What we collect edit

Not collecting any information would be silly for an analytics tool. We do collect information that is necessary to show you the simple analytics. But unlike other analytics tools, we don’t collect more than absolutely necessary. Here is a list of what we do collect from our users.

IP addresses

We don’t collect and store IPs

We drop the IP address from request. We don’t hash them with cryptography. We just don’t save or collect them. Period.

Update: Nov 21, 2019. Just to be completely transparent: we found IPs in our logs when requests on our server were failing. We fixed this by filtering all log messages and replace IPs with zero’s using mmanon. Now all IPs (like or 2606:4700:4700::1111) will become or 0:0:0:0:0:0:0:0 before it enters our logs.

Unique views

We collect and store if visits are unique

Our unique detection of visits is quite unique by itself. Most services use cookies or IP addresses to see if a visitor has visited the website. We don’t use cookies or IP addresses, so not either for detecting unique visits. In the UK for example you can’t use IP addresses (even hashed) without an active opt-in. This is why Simple Analytics is compatible with all existing privacy laws. You don’t need an opt-in for our service.

We detect a unique visit based on the hostname of the referrer of the page. If a user comes from one domain to another it shares the previous domain with the next via a so called referrer. If the domain is the same as the one in the referrer we know it’s a non-unique visit.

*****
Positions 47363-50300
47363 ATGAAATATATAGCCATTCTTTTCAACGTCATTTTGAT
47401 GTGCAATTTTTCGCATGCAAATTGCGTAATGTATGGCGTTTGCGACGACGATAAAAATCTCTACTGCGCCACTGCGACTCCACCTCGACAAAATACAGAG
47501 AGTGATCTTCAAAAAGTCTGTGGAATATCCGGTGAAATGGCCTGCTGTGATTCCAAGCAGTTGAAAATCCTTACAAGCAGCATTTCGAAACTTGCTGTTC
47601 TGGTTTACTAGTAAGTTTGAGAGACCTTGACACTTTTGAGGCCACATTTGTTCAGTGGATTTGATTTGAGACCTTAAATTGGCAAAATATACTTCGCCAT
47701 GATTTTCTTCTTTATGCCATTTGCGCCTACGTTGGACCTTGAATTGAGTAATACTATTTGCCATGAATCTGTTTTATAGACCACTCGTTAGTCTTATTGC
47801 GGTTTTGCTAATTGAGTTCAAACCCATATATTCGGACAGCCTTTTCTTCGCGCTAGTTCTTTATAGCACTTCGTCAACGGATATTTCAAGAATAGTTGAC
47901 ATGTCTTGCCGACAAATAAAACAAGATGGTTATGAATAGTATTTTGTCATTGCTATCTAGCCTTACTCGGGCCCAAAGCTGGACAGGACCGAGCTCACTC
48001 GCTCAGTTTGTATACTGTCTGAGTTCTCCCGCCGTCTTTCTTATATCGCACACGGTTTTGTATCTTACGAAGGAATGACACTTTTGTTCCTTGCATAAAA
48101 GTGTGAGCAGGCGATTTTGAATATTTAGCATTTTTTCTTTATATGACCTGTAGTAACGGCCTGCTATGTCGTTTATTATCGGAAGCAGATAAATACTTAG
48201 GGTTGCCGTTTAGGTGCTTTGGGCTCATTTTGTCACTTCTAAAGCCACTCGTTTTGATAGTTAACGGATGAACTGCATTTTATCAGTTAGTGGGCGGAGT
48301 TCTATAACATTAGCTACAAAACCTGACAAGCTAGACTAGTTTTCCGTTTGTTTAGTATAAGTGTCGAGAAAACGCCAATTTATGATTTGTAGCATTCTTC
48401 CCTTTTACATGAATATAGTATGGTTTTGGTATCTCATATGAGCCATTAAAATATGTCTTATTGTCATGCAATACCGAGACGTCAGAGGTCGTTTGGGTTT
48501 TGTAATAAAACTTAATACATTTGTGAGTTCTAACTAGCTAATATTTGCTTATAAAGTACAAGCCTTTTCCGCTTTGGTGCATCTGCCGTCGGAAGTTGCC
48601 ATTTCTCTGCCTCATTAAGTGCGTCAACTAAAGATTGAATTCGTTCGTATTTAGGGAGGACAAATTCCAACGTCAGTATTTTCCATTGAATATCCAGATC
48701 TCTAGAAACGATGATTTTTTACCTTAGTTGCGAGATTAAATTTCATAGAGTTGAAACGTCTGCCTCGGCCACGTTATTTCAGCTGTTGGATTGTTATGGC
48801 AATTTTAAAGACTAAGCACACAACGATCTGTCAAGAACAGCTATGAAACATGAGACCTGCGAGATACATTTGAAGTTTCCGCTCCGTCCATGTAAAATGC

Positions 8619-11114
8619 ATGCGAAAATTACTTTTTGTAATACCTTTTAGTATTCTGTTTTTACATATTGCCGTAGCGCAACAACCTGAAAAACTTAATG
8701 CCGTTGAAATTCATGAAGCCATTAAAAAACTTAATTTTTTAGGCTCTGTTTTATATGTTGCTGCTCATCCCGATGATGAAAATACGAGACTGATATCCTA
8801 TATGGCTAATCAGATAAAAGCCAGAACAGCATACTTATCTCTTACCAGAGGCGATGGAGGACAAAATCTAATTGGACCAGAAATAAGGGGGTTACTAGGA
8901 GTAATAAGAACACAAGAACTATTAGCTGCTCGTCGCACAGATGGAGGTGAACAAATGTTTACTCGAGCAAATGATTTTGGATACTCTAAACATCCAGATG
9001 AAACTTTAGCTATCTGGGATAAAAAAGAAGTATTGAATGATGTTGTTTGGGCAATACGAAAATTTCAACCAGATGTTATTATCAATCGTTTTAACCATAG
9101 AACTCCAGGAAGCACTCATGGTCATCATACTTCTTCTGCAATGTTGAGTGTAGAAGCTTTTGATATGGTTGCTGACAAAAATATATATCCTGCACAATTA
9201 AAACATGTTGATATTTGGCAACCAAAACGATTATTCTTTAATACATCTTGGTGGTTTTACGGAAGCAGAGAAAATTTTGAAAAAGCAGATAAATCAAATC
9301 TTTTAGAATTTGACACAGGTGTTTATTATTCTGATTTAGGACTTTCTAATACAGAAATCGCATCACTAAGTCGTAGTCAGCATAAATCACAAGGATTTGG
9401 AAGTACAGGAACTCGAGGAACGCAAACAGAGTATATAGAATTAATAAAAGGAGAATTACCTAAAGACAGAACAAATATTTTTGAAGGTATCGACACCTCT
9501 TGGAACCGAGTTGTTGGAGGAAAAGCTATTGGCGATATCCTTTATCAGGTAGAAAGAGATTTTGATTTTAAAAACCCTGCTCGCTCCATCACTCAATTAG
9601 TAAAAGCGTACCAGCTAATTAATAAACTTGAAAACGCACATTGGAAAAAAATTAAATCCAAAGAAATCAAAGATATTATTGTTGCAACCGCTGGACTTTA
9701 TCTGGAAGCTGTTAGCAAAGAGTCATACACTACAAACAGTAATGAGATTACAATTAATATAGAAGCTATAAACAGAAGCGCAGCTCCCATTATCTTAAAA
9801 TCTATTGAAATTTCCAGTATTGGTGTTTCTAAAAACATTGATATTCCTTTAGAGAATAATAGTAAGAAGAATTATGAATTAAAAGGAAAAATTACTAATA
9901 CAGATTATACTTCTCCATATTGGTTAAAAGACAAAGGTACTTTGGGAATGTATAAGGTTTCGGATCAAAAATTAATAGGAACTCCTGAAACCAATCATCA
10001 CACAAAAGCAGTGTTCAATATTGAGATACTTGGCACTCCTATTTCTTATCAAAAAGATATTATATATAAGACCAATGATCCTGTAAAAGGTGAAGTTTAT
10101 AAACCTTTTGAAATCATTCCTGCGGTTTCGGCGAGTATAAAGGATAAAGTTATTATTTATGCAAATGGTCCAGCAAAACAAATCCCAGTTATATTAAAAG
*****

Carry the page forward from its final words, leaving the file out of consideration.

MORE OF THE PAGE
Read more on how we register unique pages views.


We collect and store timestamps

We use timestamps to show you the graphs. We store this data because we want to be able to show the information of previous days as well.

User agents

We collect and store user agents for a maximum of 90 days

We detect and exclude bots and spiders based on the User Agent. We don’t believe this data is useful for any other function, but we keep it in our logs (not database) for 90 days. When an incoming request fails for some reason we store the request body in our logs. After 90 days the logs are deleted including the user agents. We don’t use User Agents for fingerprinting, rather only for showing the OS, device, and browser version.

Update: Jan 14, 2019. Previously, we didn't store the User Agents, but now we save failed requests to our logs, so we added this as a clarification to the paragraph above.


We partly collect and partly store URL’s

Too much information in the URL can be confusing and can make your stats messy. So we only collect and store the first part of the URL. If an URL looks like this https://example.com/index.html?search=keyword#top we will only store https://example.com/index.html. Also known as the protocol, hostname, and pathname.


We collect and partly store referrer’s

Referrers answer the question “Where did the visitor come from?”. We have two ways of checking the source of a user that visited your website.

First of all; With most requests, browsers send the URL of the previous website as a referrer. Second; website owners can add a URL param (utm_source=...) in the links they post elsewhere. The URL param can also be called ref=... or source=.... In case we get the referrer via the browser (with full URL) we store it the same as URLs (see above). You can find a list of the most popular referrers in your analytics dashboard.

Device dimensions

We collect and store device dimensions

With the collection of dimensions of the browser window (window.innerWidth) we can show the most popular screen sizes. This is useful for you so you can make sure your website works great on all of those dimensions.

Do Not Track

We skip when Do-Not-Track is enabled

The Do Not Track setting requests that a web application disables either its tracking or cross-site user tracking of an individual user. We never track your users, but by default we also skip requests with Do-Not-Track enabled. The stats will not include visitors when Do-Not-Track is enabled. Read more on how to disable this behavior.